A senior officer said they had found examples of young women who had declared themselves exempt posting photographs of themselves on Facebook in immodest clothing, or eating in non-kosher restaurants.
Others were caught by responding to party invitations on Friday nights – the Jewish Sabbath. (“Israeli army uses Facebook to expose draft dodgers,” Wyre Davies, BBC)
What’s interesting to me about this story is that it illustrates how part of the cost of using Facebook is the occluded future. If you’d asked me if Facebook impacted on military draft, I’d have said no. Predictions are hard, especially about the future. And the young women in question probably didn’t think that their use of a social networking site would cause them to be drafted.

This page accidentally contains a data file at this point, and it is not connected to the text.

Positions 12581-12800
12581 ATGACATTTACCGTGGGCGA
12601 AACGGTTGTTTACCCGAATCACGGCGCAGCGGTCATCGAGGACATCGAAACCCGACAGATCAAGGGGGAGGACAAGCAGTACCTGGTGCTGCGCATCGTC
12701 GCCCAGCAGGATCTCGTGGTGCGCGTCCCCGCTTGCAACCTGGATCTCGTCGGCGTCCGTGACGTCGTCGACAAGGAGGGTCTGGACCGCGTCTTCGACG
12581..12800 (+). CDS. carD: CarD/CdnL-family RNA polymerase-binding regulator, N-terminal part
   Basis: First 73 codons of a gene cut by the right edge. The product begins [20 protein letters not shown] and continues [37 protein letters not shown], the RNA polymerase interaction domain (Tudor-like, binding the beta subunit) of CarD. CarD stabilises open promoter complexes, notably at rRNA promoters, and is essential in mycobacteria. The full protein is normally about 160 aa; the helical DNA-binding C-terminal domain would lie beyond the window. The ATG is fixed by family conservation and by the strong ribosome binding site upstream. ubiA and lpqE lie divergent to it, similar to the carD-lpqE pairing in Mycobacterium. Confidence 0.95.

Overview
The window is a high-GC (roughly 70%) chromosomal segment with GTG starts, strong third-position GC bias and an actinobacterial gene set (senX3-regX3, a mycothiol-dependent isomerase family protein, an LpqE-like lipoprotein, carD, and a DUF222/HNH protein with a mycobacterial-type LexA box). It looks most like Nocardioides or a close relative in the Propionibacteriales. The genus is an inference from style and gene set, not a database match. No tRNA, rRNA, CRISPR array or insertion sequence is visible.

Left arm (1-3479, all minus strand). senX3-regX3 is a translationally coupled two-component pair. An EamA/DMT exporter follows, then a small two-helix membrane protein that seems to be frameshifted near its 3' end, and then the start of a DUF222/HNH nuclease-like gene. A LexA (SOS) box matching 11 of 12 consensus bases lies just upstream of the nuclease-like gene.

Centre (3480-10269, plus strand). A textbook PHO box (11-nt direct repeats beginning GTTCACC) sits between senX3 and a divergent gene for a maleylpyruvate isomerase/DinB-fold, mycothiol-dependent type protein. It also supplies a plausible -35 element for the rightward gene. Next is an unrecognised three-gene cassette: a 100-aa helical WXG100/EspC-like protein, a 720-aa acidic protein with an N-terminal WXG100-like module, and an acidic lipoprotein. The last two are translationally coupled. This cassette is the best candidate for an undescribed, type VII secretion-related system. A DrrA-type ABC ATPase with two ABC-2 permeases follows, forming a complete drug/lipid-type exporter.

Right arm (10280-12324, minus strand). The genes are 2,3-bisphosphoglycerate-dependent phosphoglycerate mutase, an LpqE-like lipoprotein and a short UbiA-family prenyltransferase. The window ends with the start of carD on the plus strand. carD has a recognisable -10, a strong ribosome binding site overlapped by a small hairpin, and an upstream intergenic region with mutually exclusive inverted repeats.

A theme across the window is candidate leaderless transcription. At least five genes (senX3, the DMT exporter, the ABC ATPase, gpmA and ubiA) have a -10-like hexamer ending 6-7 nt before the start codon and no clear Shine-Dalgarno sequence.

A second interesting aspect to this is that it indicates that one’s Facebook profile, in aggregate, is a religious identifier. That’s interesting because religious information is categorized specially under the Canadian privacy act (PIPED) and possibly also under European data protection laws. I haven’t seen this aspect covered in the analyses that I’ve read from those regulators. (Admittedly, I have not read all of those analyses.)